Bappanadu Sri Durgaparameshwari Temple is located on the bank of Shambhavi River at Bappanadu village, Mulki. It is 29 kms from Mangalore along NH 17 towards Udupi. The temple’s main deity is Goddess Sri Durgaparameshwari, called ‘Ulladi’ by the Tuluvas. Annual festival (Brahma Rathotsava) of the temple is in April month.
Bappanadu Sri Durgaparameshwari temple is one of the main Shakti worship Centre in Mangalore. Here main deity is in the form of Linga (symbolic statue) which is unique about this temple. Five Lingas are worshipped as Moola Durga, Agni Durga, Jala Durga, Vana Durga and Agra Durga on a single Panipeeta with the idol of Durga kept in front.
Legend behind Bappanadu Temple
As per mythology, the Goddess was responsible for slaying the demon Darigasura. The demon until then had proved to be powerful over the Devas, due to a boon granted by Lord Brahma. After the demon was annihilated, the Goddess and her sisters, collectively known as the Sapta Durgas, left their heavenly abode and settled down near Mulki for the benefit of the devotees on earth. It is said the Goddess emerged in symbolic form at the conjunction of Shambhavi and Nandini Rivers in Mulki.
In due course, Bappa Beary, a Muslim merchant from Kerala, was sailing through the Shambhavi River for trade. When the boat reached Mulki, it stopped suddenly mid-river, having hit an underwater obstacle. The obstacle turned out to be the five lingas and pedestals of the temple that had collapsed recently due to flooding of the river. The waters of the river turned blood-red and Bappa, a devout man, immediately did his namaaz and slept in the stuck boat. The Goddess appeared in his dream and asked him to build a temple for her.
With the help of a local Jain ruler, Mulki Sawantha, Bappa Beary spent his entire wealth building the temple. Poojas were solemnised with the help of Baila Udupa (priest). Bappa also settled down nearby, making Mulki his home. In his honour, the area came to be known as Bappanadu meaning Bappa’s village.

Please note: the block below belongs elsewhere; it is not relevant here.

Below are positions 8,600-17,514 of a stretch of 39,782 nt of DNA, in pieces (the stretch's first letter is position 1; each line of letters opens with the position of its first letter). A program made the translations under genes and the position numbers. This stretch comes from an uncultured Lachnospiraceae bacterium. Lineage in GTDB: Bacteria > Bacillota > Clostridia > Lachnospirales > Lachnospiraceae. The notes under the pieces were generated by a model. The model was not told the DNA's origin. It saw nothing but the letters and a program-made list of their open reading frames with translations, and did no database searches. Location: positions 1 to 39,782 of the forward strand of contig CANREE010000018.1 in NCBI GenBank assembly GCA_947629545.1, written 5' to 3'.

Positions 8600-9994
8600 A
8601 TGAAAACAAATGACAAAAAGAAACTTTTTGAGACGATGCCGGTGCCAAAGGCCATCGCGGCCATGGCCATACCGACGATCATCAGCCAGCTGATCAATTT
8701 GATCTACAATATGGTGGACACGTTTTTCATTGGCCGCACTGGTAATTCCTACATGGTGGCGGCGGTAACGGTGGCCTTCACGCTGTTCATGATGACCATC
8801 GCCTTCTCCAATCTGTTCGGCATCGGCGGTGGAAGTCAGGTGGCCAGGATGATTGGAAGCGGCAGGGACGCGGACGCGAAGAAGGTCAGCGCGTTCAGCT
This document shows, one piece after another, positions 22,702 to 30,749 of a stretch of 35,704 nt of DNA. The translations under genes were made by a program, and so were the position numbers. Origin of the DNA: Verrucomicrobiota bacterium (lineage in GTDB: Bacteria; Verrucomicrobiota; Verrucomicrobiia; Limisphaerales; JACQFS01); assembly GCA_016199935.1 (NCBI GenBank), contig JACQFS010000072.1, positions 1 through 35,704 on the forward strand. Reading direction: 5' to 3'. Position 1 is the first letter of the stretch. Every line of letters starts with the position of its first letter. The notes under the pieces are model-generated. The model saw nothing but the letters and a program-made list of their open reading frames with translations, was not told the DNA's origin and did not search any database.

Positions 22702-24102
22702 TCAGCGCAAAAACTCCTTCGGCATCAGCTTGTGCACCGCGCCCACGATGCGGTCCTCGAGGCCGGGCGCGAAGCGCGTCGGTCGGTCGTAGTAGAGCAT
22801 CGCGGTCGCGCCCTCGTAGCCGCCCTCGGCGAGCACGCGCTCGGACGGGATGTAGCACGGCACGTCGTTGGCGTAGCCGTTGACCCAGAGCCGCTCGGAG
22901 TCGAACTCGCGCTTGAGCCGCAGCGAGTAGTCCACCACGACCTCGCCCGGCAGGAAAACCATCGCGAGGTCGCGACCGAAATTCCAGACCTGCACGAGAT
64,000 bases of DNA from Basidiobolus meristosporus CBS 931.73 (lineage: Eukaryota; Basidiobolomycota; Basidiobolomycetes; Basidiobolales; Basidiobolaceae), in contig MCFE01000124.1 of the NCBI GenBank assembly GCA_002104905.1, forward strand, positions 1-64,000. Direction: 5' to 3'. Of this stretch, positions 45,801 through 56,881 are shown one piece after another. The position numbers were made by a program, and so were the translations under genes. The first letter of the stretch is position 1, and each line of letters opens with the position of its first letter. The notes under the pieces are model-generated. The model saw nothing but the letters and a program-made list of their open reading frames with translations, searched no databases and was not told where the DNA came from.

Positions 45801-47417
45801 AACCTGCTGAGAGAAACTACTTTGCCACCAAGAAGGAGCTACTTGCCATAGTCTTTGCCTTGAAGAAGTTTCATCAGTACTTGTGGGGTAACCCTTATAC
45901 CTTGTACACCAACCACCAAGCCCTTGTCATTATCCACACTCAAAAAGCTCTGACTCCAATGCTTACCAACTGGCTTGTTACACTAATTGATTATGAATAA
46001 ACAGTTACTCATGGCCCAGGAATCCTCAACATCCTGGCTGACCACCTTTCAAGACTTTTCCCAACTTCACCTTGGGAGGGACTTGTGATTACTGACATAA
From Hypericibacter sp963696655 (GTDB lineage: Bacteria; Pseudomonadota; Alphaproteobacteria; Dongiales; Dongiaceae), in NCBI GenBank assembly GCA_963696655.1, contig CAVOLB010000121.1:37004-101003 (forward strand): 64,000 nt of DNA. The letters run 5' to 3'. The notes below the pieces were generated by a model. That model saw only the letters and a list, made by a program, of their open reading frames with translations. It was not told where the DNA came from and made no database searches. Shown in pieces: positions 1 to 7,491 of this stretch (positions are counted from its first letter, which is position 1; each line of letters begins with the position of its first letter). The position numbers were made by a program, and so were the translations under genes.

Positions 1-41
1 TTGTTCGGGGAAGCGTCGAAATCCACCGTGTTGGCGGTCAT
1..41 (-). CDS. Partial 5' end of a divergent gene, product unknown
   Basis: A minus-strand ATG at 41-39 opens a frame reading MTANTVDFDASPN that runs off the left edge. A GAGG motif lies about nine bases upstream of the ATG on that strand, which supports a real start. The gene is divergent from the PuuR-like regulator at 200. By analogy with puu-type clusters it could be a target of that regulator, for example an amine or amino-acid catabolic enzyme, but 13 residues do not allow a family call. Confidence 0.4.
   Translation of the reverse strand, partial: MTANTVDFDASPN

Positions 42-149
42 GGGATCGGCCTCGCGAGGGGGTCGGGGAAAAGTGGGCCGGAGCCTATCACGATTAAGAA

A Yakshagana, “Bappanadu Kshetra Mahatme”, us frequently staged by the local troupes for the last 40 years. It features Bappa Beary and the story of the temple that he helped build.
Communal Harmony at Bappanadu
The Muslim community in the area is known to perform special prayers for marriages in the family and other rituals at the temple. Community feeding at the temple is done on Fridays, where people of all faiths congregate for the sacred meal. The temple is a modern-day testimony to communal harmony with the rare practice of Muslims accepting the prasada (blessings of the deity). The communal harmony enabled by the temple extends to Christians in the area too. Local Christians in the jasmine flower business sell flowers only to the temple during the festival time, despite heavy demand from other parts of the state.
The one other place such a phenomenon of people of other religion visit a temple can be seen in Mundkur Durgaparameshwari temple where Jains join the temple festivities.
The Temple is also famous for its Bappanadu’s Dolu (musical drum), a large drum featured at the entrance of the temple. Bappanadu Dolu is well known for it’s beating all over Tulunadu region. Beating of drums while local rulers and landlords visited the temple during festival was an age-old tradition. During annual festival time, a certain community empowered to perform the drum beating render this service to the deity with great enthusiasm and devotion. Temple authority would pay honorarium to these drum beaters.
It is also believed by the local community that wayward youngsters are transformed into responsible ones by beating drums at the temple.
Temple website : http://bappanadu.org/